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LONGEVITY

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LONGEVITY
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Over the span of more than decade, I’ve put my body through the ringer in terms to physical activity.  I’ve been weightlifting since I was fourteen years old, participated in competitive contact sports throughout my upbringing and pushed through the notoriously rigorous Combat Control pipeline; needless to say, I’ve encountered my fair share of injuries. Whether the injury sustained was from overtraining or rolling an LTATV and crushing my foot, I learned about the importance of recovery and how I need to appreciate my body and the ability it allows me.  Youth is ever-fleeting.
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When I first started out weightlifting, I felt like I was in “catch up” mode, like I was so far behind everyone who was already lifting.  I was comparing my adolescence to grown men. My goal was how to get bigger and stronger.  As most young men feel, bigger is better, right? Well, that all depends on who you ask. If you asked me ten years ago, I would agree…hell, even two years ago I would’ve agreed.  Now it’s not so simple of an answer from me.
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There was a point while I was in Special Operations where I weighed in at 227 pounds at 5’11.  I was strong as an ox and still able to perform, however, my endurance took a major hit.  It takes a lot to maintain that sort of mass while still being able to move quickly, not only in terms of caloric intake, but energy output as well.  I also found that at that heavier weight, I was much more susceptible to injuries.  Neck, back and hamstring strains became somewhat common to me and I just dealt with them (I don’t recommend this), leading to me being in a lesser than primed physical state.
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Now that I am twenty-seven and nearing the end of my twenties, I am much more conscious about how I treat my body through training and how I fuel myself to aid in recovery.  I am now about 30 pounds lighter than I was at my largest and still able to lift generally the same amount of weight.  I have transitioned from focusing on being bigger to being much lighter, but able to wield the same strength.  I’ve added an arsenal of vitamins and other herbal aids that I attribute my current state to, accompanied with proper rest cycles and avid stretching/foam rolling daily. My diet includes much more vegetables and fruits than previous diets, resulting in sustained energy levels throughout my days; I no longer need coffee or other caffeine sources to alleviate that mid-day crash. I sleep better from slight lifestyle changes, resulting in a more proper recovery than previously experienced.  I used to wake up and be groggy, leaning on caffeine to boost me up and begin the day; that’s no longer relevant for my day-to-day.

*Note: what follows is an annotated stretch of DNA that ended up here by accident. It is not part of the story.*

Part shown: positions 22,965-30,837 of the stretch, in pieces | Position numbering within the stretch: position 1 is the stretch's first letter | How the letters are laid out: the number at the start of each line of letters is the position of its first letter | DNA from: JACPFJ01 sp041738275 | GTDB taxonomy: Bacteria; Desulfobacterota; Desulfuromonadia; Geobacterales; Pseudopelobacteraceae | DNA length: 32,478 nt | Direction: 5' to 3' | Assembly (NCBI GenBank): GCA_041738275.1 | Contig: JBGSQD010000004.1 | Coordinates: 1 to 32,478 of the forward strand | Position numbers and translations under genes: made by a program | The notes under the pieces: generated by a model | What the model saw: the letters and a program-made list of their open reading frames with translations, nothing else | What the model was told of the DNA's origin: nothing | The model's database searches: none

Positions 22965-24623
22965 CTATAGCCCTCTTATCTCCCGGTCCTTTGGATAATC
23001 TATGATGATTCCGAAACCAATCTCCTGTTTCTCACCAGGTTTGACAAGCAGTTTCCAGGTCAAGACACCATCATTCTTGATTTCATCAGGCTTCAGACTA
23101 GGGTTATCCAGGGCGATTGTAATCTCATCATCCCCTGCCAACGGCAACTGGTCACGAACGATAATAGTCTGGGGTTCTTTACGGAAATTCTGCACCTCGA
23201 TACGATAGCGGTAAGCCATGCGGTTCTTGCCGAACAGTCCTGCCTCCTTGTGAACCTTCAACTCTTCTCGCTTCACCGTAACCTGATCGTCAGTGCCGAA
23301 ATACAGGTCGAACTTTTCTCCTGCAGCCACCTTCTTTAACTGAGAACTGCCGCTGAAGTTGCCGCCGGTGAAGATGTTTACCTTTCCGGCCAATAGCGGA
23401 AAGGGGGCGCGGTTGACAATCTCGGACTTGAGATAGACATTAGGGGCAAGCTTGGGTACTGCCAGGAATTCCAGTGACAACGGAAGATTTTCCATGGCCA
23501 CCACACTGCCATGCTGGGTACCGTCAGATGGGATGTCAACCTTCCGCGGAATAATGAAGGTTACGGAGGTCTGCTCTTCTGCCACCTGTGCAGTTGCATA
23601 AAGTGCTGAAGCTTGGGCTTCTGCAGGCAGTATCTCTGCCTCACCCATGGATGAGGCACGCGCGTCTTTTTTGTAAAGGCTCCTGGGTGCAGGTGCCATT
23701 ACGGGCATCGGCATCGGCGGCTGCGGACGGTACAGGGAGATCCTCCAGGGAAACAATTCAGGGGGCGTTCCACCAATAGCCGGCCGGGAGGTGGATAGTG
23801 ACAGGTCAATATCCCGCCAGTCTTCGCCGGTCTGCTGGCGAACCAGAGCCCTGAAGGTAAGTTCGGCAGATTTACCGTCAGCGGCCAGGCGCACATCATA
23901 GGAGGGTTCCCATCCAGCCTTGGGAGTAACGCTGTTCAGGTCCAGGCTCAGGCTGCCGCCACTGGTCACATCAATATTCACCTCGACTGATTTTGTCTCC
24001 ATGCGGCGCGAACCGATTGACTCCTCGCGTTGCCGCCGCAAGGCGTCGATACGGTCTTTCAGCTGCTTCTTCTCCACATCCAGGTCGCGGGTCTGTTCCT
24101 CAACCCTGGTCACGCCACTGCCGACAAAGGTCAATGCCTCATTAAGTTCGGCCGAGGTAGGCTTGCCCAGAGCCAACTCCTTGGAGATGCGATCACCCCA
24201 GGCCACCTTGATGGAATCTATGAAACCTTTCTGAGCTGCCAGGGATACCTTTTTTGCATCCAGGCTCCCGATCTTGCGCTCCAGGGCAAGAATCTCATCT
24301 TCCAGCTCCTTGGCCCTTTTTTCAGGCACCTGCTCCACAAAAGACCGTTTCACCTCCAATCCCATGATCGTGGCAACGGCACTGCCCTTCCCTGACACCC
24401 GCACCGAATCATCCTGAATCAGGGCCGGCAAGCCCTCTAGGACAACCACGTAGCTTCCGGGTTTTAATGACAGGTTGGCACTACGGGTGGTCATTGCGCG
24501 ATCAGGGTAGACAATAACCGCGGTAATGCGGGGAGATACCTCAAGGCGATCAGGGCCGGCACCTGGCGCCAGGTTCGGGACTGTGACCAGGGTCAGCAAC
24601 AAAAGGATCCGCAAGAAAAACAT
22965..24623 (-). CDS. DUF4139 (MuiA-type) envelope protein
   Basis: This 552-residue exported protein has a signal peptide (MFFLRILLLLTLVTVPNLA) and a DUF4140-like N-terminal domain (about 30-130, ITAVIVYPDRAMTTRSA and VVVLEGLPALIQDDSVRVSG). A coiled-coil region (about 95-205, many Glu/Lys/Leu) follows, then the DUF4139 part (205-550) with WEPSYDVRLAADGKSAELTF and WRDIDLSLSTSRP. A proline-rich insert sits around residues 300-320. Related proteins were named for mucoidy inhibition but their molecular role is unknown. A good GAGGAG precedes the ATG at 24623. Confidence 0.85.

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The purpose of me writing about this is to hopefully enlighten others on the importance of taking care of yourself while they’re young.  Don’t wait to be broken to make changes; make them now. Educate yourself and put what you’ve learned into practice.  I don’t know about you, but I plan to be able to keep performing well into my senior years. I don’t want to be nursing injuries that were caused from years of negligence in my youth while life continues on. I want to be present.  I want to be physically able to keep up with my children as they grow; not a broken man.
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Don’t fall into the ego trap of “bigger is better”, I assure you, it is not. It may be for a few years, but your body will decline at a much quicker rate with the added mass as opposed to a more streamlined physique. Less is more.

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  • 👍🏽👍🏽

    Mike B on

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